I have a one bed flat, which has Economy 7 heating. My storage heaters are no longer working as they are 17 years old and really outdated. Because I have Economy 7 I’m using electric fan heaters during the day and it is costing me a fortune.
I was thinking of moving away from storage heater and buying electric radiators. What do you think? Would it be worth it or should I buy more storage heaters?
Also, if I changed to the new system I would have to change to a normal tariff which isn't a problem. The problem is: how would my hot water heat up? The hot water heats up during the night but if I move away from Economy 7 how would this work? Would it be more expensive having a normal tariff?
Any help would be appreciated,
Pauline Boanas, via email, Monday 13 February, 2012
Hi there, Pauline.
Since the hot water is still working, it may be worth your while getting a heating engineer in to check out why the storage heaters have packed up. As all the heaters aren’t working, this would suggest it’s not the individual heaters at fault, but a problem further “upstream” - which could be a simple repair and get your heaters working again.
It might be something more complicated - and therefore more expensive - but at least paying for a few hours of a heating engineer’s time will give you a clearer picture of the problem and help clarify your options.
Fixing the storage heaters, even if it’s a temporary solution, will be cheaper than having a battery of fan heaters churning away sucking expensive electricity out of the grid. But even then, storage heaters aren’t ideal as they work by physically burning the air (which is why you get those burn marks on any adjacent wallpaper or decorations) and the distribution of heat is uneven - most of it lingers on the ceiling.
Modern stand-alone wall-mounted radiators have come on leaps and bounds in the last ten years and installing several of these should be not only make your home warmer and cosier, but also a lot cheaper to run than storage heaters on an Economy 7 tariff.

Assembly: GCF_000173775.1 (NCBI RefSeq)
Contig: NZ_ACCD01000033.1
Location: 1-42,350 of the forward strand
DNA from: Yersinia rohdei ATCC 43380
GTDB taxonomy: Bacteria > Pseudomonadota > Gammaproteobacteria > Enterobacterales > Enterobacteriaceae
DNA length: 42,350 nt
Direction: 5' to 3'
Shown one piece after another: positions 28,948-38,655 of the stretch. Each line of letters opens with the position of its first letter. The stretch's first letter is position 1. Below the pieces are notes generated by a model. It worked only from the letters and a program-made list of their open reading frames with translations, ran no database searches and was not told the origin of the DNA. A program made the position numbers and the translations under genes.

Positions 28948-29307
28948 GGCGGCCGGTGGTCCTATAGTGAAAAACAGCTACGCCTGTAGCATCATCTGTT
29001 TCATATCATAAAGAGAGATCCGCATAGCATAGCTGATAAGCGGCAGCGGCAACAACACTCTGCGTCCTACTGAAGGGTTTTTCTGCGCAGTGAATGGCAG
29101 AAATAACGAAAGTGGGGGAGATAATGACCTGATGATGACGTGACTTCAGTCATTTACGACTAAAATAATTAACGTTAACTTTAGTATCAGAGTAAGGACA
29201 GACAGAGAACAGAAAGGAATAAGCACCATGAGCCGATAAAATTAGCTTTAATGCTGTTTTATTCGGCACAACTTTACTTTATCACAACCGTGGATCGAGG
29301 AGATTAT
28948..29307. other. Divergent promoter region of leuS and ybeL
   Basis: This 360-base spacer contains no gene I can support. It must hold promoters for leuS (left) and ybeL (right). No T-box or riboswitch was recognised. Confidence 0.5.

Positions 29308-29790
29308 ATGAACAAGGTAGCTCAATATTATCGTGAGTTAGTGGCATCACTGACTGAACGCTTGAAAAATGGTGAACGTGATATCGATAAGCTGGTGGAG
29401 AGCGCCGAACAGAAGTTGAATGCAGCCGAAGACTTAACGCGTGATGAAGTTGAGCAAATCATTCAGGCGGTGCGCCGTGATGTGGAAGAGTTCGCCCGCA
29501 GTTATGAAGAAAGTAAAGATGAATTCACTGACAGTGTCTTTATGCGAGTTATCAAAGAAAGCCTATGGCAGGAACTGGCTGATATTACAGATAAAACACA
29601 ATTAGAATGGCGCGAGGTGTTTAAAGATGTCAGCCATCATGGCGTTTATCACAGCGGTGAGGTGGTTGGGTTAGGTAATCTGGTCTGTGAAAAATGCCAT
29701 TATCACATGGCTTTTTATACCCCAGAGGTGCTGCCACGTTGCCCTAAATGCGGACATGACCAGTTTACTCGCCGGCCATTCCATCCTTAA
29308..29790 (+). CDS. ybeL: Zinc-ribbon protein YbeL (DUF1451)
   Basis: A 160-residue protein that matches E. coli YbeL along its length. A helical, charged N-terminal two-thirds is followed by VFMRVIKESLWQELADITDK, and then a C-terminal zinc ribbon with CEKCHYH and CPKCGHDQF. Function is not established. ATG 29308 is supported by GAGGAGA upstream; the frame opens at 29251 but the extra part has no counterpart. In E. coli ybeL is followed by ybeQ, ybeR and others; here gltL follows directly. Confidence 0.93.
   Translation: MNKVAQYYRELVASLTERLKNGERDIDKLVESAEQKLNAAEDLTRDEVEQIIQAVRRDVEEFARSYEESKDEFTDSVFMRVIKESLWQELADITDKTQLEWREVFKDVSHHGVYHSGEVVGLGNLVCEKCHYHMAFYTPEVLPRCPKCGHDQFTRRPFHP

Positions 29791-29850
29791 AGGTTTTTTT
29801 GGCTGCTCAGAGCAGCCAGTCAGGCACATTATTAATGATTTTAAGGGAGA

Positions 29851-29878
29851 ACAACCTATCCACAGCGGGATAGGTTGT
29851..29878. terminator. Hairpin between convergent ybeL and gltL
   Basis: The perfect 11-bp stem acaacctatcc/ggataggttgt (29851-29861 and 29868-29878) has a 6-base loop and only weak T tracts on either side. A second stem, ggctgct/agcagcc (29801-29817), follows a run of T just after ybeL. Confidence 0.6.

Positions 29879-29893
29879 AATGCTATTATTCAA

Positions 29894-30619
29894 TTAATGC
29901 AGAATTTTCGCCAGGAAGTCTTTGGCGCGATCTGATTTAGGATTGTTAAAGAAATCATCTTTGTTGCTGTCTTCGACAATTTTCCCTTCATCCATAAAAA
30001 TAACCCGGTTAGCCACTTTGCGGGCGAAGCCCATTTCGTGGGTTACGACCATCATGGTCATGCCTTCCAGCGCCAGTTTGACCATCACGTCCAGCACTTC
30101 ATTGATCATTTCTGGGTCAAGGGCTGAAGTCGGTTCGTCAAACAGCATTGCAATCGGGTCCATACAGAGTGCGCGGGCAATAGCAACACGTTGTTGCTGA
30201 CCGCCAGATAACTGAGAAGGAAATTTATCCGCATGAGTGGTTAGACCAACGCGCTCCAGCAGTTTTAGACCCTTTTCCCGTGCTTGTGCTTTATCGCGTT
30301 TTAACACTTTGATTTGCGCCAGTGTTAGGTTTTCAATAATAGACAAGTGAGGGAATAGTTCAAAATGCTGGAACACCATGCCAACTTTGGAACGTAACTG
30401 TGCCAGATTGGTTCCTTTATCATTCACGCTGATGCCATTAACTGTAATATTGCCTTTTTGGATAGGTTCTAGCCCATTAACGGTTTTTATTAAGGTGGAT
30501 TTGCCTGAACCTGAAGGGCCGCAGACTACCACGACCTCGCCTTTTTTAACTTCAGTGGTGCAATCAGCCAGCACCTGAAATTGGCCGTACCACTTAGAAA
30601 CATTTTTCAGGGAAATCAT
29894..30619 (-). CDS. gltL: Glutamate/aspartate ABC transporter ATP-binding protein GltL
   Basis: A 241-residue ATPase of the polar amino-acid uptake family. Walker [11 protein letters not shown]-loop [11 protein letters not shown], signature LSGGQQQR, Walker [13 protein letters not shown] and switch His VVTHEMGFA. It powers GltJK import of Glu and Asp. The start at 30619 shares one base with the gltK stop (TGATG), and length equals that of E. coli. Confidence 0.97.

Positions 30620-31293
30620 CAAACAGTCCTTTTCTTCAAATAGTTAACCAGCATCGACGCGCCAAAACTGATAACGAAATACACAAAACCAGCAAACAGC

The modern stand alone radiators also come equipped with timers and thermostats so you can have the heat when you want and as hot as you want. In comparison, storage heaters can produce too much heat in the morning (when you’re probably out at work) and not enough when you need it in the evening. Although installing these modern radiators would involve an up-front cost, because of their efficiency they’ll be cheaper to run and you’ll recoup your investment in about five years.
But before installing the new radiators, you’ll probably have to remove the existing storage heaters. These heaters are full of bricks and connected to mains electricity so, unless you’re familiar with removing them from walls, the job should be done by a heating engineer.
Also, the older heaters have a layer of asbestos between the bricks and the wall, which makes their removal and disposable subject to stringent health & safety laws. This website tells you which makes and models have asbestos in them.
Once the storage heaters are gone, the sockets can be turned into regular sockets by a suitably qualified electrician ready for your new radiators.
Photo by Richard Harvey.
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